What we read this week (24 Aug)

Reads on the topics of robots replacing human precision, designing platform-specific e-books, setting the right pace for sharing and media consumption, what startup workers can learn from master craftsmen, and how the social sciences are changing.

Quotes of the week

I believe it’s time to envision another community of the future—one slightly less dystopian than all information and media pouring down on our heads, whether it be night or day, whether it makes sense for that content to travel at high frequencies or not.

Hannah Donovan

Articles of the week

  • Edge: A New Kind of Social Science for the 21st Century
    Nicholas Christakis discusses how the way we study people is changing as a result of “a biological hurricane, computational social sciences and the rediscovery of experimentation,” and how these factors may even be changing the people themselves.
  • Amy Hoy: Why Blacksmiths are Better at Startups than You
    Amy Hoy shows us, using the example of a BBC series called Mastercrafts, what psychological hurdles entrepreneurs have to overcome, why these obstacles exist, and what conclusions one has to reach to begin doing real work.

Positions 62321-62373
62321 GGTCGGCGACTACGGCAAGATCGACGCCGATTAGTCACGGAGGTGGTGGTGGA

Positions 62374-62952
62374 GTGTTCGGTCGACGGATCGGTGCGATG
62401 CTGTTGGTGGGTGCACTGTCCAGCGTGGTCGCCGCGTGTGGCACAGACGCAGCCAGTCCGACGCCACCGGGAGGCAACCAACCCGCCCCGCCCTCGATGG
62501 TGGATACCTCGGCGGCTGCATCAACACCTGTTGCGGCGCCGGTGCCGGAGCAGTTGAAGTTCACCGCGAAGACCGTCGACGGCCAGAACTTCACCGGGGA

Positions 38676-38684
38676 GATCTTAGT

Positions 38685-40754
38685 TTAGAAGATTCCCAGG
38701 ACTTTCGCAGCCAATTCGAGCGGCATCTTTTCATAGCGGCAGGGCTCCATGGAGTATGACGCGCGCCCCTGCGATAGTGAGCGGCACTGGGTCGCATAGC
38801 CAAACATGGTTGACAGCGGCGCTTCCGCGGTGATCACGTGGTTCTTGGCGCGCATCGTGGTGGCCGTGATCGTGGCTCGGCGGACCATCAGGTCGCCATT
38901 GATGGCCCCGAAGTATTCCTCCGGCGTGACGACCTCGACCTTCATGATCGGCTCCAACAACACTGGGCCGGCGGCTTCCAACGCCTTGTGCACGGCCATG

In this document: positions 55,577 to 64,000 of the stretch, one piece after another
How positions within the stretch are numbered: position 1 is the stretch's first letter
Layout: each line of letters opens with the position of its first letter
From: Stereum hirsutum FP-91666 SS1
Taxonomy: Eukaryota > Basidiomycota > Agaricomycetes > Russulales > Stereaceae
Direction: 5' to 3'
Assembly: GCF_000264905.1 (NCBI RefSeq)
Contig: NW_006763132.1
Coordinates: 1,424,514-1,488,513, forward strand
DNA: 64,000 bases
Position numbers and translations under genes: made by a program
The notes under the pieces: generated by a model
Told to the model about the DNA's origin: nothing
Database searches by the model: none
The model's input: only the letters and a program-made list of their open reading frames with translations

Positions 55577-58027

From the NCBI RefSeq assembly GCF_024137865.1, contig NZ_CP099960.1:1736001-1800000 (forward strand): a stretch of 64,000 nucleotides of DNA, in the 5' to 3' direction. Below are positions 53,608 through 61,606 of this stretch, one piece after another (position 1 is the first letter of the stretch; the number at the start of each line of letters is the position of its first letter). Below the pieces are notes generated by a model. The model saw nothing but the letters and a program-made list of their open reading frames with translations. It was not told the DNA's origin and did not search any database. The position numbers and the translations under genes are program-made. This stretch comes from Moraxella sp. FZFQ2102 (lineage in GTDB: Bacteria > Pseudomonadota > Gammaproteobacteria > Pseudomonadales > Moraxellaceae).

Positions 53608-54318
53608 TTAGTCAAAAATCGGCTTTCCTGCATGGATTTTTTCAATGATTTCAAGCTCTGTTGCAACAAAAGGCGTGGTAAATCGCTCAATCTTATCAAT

• A List Apart: Everything in its Right Pace
    Hannah Donovan, designer of music products Last.fm and ThisIsMyJam.com, makes some great observations about the pace at which we process different kinds of information, and explains why slowing things down can create new value.
  • New York Times: Skilled Work, Without the Worker
    Machines – robots – aren’t a new phenomenon in manufacturing, but they are new to areas where they replace human precision. A whole new wave of robotic manufacturing is emerging.
  • Craig Mod: Platforming Books
    In this long, detailed and rather beautiful article, Craig Mod outlines the thought and execution processes behind designing platform-specific electronic editions of his book, Art Space Tokyo (co-written by Ashley Rawlings). He also gives his take on the state of e-publishing and what gaps he sees that should be filled.

Author: Maddie

Maddie is a strategist and researcher. She spends much of her time on the think tank side of Third Wave, and enjoys getting into the details of many different topics at once. Through this foraging for information, she finds ways to apply knowledge from one field in new, seemingly disparate ones, both in client work and other research. She holds an interdisciplinary BA in Computer Science, Linguistics and German, and has previously worked at VCCP and at the Science Gallery in Dublin.